BlackBerry is expecting big things from its QWERTY-equipped BlackBerry Q10 smartphone. Not everyone is optimistic about the handset’s future, however. Strategy Analytics analyst Neil Shah noted that the Q10 brings fragmentation to the BlackBerry platform “in terms of applications development and availability of apps across different form-factors.” The analyst explained that developers are forced to “specially tweak” their BlackBerry 10 apps that were originally designed for the Z10 to be compatible with the Q10’s 3.1-inch, 720 x 720-pixel display. More →
BlackBerry watched as its once dominant enterprise business lost share to the likes of Samsung and Apple over the past few years. The company is now looking to win over new and old business customers alike with its line of BlackBerry 10 smartphones. The BlackBerry Q10 will be the company’s first smartphone to debut on all four major U.S. carriers. The handset features BlackBerry’s signature QWERTY keyboard and is expected to sell better than the all-touch BlackBerry Z10. The company is betting big on the Q10 and recently revealed that 60% of U.S. Fortune 500 companies are currently testing or are already using its new products. More →
Pretty much on the same day as Digitimes reported that BlackBerry boosting its component orders, a directly opposite message was sent by Pacific Crest’s James Faucette. He sees an enormous gap between production and demand; combined sell-through of well below 500,000 Z10 and Q10 models with production remaining above 1.5 million units per month. If true, this would be one of the most massive discrepancies between demand and supply for a smartphone platform in recent years. More →
Verizon will release its second BlackBerry 10 smartphone next week. Not to be outdone by T-Mobile, which also announced a launch date for the Q10 this week, Verizon on Thursday opened preorders for the new QWERTY-equipped BlackBerry smartphone. In addition to BlackBerry’s signature keyboard, the handset features a 3.1-inch Super AMOLED 720 x 720 pixel resolution display, a 1.5GHz dual-core Snapdragon S4 processor and an 8-megapixel rear camera. The smartphone also includes 2GB RAM, 16GB of internal storage, NFC, a microSD slot and a 2,100 mAh battery. BGR recently reviewed the Q10 and found it to be a decent option for those users who still require a full physical keyboard. The BlackBerry Q10 will be available from Verizon on June 6th for $199 with a new two-year agreement.
There has been a lot of speculation about the success of BlackBerry’s new BlackBerry 10 smartphones. Using a wide variety of methods, some analysts have claimed that sales of the new smartphones are going strong, while others say they are fairly weak. One thing that’s clear, though, is that BlackBerry’s newest devices seem to be hits in France. According to French wireless provider SFR, the BlackBerry Q10 is the best selling smartphone on its network. The handset is outselling the Galaxy S4, HTC One, Lumia 520 and even the iPhone 5. Furthermore, the BlackBerry Z10 is also outselling the iPhone 5, Sony Xperia Z and Galaxy S III. SFR has more than 21 million subscribers and is the second largest wireless provider in France. If similar trends are occurring on other networks, BlackBerry may finally have its first hit in quite some time.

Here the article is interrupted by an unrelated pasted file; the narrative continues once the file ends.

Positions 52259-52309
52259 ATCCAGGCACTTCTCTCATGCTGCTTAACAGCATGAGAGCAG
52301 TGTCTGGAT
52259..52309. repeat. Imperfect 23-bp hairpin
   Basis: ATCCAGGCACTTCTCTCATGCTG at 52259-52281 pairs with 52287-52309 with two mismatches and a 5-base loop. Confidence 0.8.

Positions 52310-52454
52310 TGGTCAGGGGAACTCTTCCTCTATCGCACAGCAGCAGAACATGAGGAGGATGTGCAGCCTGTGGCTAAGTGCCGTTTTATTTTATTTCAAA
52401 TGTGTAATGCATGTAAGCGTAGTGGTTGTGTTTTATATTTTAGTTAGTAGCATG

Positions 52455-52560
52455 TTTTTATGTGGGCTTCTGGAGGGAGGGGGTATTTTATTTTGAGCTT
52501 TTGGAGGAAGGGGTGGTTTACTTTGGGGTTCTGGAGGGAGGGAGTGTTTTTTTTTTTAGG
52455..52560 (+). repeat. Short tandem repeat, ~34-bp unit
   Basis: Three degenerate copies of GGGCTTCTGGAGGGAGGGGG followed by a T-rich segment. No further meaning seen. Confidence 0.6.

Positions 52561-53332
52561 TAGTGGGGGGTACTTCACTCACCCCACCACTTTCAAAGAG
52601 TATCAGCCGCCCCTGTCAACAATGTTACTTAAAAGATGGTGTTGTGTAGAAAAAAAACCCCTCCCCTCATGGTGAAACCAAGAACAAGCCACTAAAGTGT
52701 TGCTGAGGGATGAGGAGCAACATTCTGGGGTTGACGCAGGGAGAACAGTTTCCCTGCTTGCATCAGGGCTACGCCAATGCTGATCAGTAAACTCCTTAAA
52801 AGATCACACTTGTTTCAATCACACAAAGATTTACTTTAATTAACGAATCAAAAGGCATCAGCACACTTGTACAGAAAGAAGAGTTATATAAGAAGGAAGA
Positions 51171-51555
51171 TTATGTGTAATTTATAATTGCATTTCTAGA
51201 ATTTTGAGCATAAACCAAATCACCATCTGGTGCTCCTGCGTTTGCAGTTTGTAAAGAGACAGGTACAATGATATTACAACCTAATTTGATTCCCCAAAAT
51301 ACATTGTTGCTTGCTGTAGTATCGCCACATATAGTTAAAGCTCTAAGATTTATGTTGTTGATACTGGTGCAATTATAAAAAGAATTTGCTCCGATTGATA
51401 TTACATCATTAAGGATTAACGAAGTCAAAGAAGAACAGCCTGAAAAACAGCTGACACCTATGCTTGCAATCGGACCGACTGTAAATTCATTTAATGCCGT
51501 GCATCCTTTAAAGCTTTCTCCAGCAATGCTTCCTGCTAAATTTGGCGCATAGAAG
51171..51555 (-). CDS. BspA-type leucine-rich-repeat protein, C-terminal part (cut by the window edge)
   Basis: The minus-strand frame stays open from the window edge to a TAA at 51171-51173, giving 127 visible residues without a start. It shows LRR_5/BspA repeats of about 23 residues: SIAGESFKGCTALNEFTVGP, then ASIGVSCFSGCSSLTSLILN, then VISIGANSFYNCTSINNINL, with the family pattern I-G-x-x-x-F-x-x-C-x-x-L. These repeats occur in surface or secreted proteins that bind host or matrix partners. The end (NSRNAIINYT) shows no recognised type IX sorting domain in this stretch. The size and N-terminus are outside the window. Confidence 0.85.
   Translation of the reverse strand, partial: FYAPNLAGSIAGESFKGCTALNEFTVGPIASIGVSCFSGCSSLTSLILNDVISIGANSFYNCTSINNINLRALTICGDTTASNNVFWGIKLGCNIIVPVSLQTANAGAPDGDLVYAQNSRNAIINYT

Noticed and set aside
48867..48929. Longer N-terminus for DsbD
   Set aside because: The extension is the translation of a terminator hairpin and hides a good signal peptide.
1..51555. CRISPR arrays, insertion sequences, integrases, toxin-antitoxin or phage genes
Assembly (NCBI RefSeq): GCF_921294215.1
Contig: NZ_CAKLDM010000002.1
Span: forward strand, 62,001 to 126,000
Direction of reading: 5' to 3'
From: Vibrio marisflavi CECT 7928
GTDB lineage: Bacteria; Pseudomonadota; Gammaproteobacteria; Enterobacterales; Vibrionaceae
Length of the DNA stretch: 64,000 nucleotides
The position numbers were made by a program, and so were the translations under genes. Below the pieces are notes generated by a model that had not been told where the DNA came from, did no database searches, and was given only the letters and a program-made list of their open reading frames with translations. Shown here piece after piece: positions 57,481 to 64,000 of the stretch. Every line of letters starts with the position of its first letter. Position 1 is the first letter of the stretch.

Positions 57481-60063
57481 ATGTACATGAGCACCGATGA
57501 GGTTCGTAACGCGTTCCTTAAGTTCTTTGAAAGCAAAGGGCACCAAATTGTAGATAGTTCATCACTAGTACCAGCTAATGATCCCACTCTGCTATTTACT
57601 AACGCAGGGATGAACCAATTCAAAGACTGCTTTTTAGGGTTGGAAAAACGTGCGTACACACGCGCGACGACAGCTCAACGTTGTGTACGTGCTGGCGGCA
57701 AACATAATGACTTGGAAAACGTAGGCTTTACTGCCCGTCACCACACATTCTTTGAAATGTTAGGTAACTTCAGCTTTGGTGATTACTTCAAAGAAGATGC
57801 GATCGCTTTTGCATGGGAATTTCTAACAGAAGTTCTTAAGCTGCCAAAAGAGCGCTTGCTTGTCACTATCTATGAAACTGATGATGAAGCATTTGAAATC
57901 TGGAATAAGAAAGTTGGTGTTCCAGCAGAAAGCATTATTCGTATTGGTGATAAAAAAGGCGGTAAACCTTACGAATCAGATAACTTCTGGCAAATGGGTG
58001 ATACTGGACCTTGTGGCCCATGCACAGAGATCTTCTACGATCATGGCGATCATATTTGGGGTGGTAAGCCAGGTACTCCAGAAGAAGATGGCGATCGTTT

T-Mobile finally began carrying Apple’s iPhone lineup last month after more than five years of waiting, but the nation’s No.4 carrier is hardly done building out its smartphone lineup. According to TmoNews, T-Mobile plans to launch two more leading smartphones next week. First up is the HTC One, which BGR recently reviewed and called the closest thing the world has ever seen to a no-compromise smartphone. BlackBerry’s first next-generation QWERTY phone, the BlackBerry Q10, is also said to be launching next week. Both phones will reportedly debut on June 5th and the Q10 is expected to cost $99.99 up front followed by 24 monthly payments of $20. Pricing for the HTC One is unknown for the time being, but it should be in line with other flagship phones offered by T-Mobile. More →
On the global stage, BlackBerry is still hurting — for the first time ever, Microsoft’s Windows Phone market share topped BlackBerry in the first quarter this year to take the No.3 spot in the smartphone platform war. We’re still very early on in BlackBerry’s comeback attempt though, and progress is being made in some key markets. Raymond James analyst Tavis McCourt points to BlackBerry’s home turf in Canada as one of the markets where the vendor has seen good early response to its new BlackBerry Z10 and Q10 smartphones, and BlackBerry’s progress thus far has been impressive according to his figures. More →